By Kylie Storm, Crosstown
The Los Angeles Police Department has made major strides in reducing the number of juveniles it arrests. But even as the numbers have fallen, dropping 87% over the last decade, racial disparities have widened.
In 2010, the LAPD arrested 19,774 kids; 18% were Black.
Last year, they arrested 2,619, but the percentage of Black kids nearly doubled, to 33%. Black people make up 9% of the population in the City of Los Angeles.
By comparison, white kids accounted for less than 5% of total juvenile arrests in 2019; 29% of the city’s population is white. Hispanic kids represented 60% of total arrests; 49% of city residents are Hispanic.
As the LAPD makes fewer juvenile arrests, a larger percentage of them are Black
A trend amplified in kids
The shift is an illustration of how even an apparent success –– such as cutting back on the number of juveniles arrested –– still fails to address the racism embedded within the justice system, especially when it comes to kids.
Yearly LAPD youth arrests by race
The racial disparities in juvenile arrests, which includes kids aged 13 to 17, are even greater than they are for adults. Black adults made up 28.4% of all LAPD arrests in 2019.
“These disparities persist throughout the various stages of justice system contact,” said Dominique Nong, the director of youth justice policy at the Children’s Defense Fund-California.
She noted that the skewed arrest data is amplified even more as Black kids move through the system. Black youth are five times more likely to be detained than white youth, and are more likely to be tried as adults for the same offenses.
Across the nation, the number of youth arrests spiked in the ’80s and ’90s, when it was considered a major strategy for crime suppression. Many states, including California, passed a series of measures that increased punishment for youth offenders. By catching young criminals and even sentencing them to long periods of detention, the logic went, authorities would be reducing the potential for crime in the future.
But the opposite happened. Arresting someone at an early age only increased their chances of being arrested again. Once they were in the criminal justice system, it was hard to exit.
“When juveniles are arrested, it significantly decreases the positive outcomes of their life across a variety of different measures,” said Charlene Taylor, a senior researcher at the National Council on Crime and Delinquency. “Whether we’re looking at educational attainment, employment, average income as an adult, future of substance abuse … there are so many things.”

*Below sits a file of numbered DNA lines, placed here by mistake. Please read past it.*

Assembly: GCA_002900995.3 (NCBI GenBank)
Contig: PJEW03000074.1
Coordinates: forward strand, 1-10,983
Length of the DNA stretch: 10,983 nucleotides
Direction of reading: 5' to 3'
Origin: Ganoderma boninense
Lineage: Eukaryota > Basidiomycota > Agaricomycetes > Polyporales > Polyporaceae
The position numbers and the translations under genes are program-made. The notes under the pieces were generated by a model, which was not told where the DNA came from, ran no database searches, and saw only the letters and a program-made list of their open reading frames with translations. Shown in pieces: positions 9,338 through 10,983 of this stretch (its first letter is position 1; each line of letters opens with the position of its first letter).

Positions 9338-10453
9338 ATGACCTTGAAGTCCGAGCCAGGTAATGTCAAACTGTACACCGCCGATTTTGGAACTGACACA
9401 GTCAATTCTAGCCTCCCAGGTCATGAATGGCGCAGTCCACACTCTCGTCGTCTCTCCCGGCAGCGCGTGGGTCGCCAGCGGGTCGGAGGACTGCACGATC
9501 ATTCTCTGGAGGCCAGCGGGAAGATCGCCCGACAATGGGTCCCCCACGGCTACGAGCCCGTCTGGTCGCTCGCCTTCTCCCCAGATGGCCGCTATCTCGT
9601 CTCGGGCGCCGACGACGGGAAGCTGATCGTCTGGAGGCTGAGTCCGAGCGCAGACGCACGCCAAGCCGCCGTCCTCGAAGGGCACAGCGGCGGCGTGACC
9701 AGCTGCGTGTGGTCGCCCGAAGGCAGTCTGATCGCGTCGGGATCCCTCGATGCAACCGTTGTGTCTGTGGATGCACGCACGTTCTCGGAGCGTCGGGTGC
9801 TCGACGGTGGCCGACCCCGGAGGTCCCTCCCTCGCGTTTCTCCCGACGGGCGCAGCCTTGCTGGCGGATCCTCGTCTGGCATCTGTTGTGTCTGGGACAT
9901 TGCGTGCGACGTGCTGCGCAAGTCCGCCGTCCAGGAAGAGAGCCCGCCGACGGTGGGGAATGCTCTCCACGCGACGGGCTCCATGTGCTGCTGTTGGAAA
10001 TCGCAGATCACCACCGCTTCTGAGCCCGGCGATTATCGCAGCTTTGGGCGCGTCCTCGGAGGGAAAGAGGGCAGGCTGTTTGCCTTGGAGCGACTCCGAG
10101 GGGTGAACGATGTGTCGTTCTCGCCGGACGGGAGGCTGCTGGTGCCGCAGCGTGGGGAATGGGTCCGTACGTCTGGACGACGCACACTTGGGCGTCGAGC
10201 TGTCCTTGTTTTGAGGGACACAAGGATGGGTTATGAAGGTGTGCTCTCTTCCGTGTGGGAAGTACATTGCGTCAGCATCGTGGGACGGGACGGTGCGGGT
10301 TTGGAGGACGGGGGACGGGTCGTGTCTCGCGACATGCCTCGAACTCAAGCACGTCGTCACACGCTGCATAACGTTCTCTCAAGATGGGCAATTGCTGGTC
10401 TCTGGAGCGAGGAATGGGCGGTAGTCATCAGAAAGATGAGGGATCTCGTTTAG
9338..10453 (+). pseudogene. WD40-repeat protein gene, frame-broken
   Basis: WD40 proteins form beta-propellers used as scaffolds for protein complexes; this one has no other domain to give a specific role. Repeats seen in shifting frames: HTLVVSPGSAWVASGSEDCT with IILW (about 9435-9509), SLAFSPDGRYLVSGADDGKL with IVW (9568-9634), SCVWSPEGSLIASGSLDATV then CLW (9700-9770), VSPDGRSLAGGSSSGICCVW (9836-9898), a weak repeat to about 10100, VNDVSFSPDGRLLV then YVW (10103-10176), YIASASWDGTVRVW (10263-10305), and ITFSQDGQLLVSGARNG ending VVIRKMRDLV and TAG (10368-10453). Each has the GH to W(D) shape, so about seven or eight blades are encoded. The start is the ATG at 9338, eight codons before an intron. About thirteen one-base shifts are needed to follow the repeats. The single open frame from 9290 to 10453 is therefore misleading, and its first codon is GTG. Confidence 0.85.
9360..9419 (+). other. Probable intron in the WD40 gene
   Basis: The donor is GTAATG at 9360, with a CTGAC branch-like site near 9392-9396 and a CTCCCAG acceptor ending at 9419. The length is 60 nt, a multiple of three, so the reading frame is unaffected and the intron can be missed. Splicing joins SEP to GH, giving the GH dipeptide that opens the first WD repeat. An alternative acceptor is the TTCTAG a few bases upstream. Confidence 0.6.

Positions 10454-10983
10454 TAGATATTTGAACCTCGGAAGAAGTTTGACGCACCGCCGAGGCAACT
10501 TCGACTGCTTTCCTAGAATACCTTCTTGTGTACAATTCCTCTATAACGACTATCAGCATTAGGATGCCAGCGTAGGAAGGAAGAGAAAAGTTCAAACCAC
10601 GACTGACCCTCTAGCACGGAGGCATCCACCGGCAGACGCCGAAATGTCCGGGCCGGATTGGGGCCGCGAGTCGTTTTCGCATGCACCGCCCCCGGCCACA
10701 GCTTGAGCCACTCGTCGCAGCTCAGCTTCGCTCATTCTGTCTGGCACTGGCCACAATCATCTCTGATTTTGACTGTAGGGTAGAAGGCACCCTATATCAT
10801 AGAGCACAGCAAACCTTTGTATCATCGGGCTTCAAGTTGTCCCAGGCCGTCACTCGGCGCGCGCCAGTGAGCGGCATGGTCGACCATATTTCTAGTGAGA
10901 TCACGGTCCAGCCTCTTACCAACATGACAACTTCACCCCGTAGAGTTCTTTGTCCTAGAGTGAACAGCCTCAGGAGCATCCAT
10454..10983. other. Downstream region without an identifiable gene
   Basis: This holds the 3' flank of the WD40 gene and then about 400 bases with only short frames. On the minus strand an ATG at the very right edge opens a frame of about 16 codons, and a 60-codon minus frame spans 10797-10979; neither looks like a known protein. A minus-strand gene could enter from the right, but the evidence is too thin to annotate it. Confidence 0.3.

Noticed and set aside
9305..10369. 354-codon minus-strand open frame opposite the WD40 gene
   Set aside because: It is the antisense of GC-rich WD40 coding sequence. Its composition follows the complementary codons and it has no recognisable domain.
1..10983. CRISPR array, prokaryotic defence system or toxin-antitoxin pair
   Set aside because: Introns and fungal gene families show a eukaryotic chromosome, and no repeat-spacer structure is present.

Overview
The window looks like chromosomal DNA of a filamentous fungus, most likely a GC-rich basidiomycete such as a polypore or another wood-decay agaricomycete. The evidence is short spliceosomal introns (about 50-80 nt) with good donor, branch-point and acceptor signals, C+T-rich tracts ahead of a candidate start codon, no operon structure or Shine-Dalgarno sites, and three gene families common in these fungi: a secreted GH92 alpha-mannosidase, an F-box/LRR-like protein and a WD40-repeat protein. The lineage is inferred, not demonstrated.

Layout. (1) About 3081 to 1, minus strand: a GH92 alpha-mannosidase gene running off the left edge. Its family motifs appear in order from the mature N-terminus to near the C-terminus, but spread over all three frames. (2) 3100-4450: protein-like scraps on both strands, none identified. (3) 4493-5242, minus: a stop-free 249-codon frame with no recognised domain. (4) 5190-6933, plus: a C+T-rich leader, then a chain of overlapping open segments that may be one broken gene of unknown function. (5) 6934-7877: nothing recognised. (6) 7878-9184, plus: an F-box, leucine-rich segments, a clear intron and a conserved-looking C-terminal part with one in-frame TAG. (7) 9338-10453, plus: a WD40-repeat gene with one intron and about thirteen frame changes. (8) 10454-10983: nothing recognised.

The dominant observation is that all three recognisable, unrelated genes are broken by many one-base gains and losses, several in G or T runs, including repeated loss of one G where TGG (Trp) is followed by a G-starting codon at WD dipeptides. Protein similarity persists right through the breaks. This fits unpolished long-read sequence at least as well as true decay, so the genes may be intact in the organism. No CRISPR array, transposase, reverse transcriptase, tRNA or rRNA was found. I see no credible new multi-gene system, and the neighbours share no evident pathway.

Rolling back a punitive approach
More recently, California began to move away from the punitive approach. In 2010, then-Governor Arnold Schwarzenegger signed a bill decriminalizing possession of small amounts of marijuana. In the following year, possession-related arrests for juveniles in California fell by 61%, according to a report by the Center on Juvenile and Criminal Justice.
In 2014, the Los Angeles United School District reformed its policies to focus on counseling and other school resources instead of issuing citations to students for fights and disciplinary infractions. Copious research has shown how approaches such as suspending students from school for behavior is more likely to push them into the criminal justice system.
As the data indicates, the LAPD stopped focusing on arresting juveniles to curb crime a decade ago.
“What we found in juvenile justice is that law enforcement oftentimes only made matters worse, not through any fault of law enforcement, but the criminal justice system, the harshness of it, the bracing nature of it, did not encourage necessarily recovery or redemption,” LAPD Chief Michel Moore said at a press conference in January.
Yet even a dramatic cutback in the number of arrests was not enough, as the improvements ended up magnifying the racial inequalities further.
“If [the decision to arrest] is made even in part based on that child’s race, I think it has more of a collective or accumulative effect when we start to look at the impact on Black communities,” said Taylor, who consults with juvenile corrections agencies as part of her work with the National Council on Crime and Delinquency.
On June 3, the City Council introduced a motion to reinvest the $100-150 million in cuts from the LAPD into disadvantaged communities and communities of color.
Image courtesy of Crosstown illustrator Kiera Smith.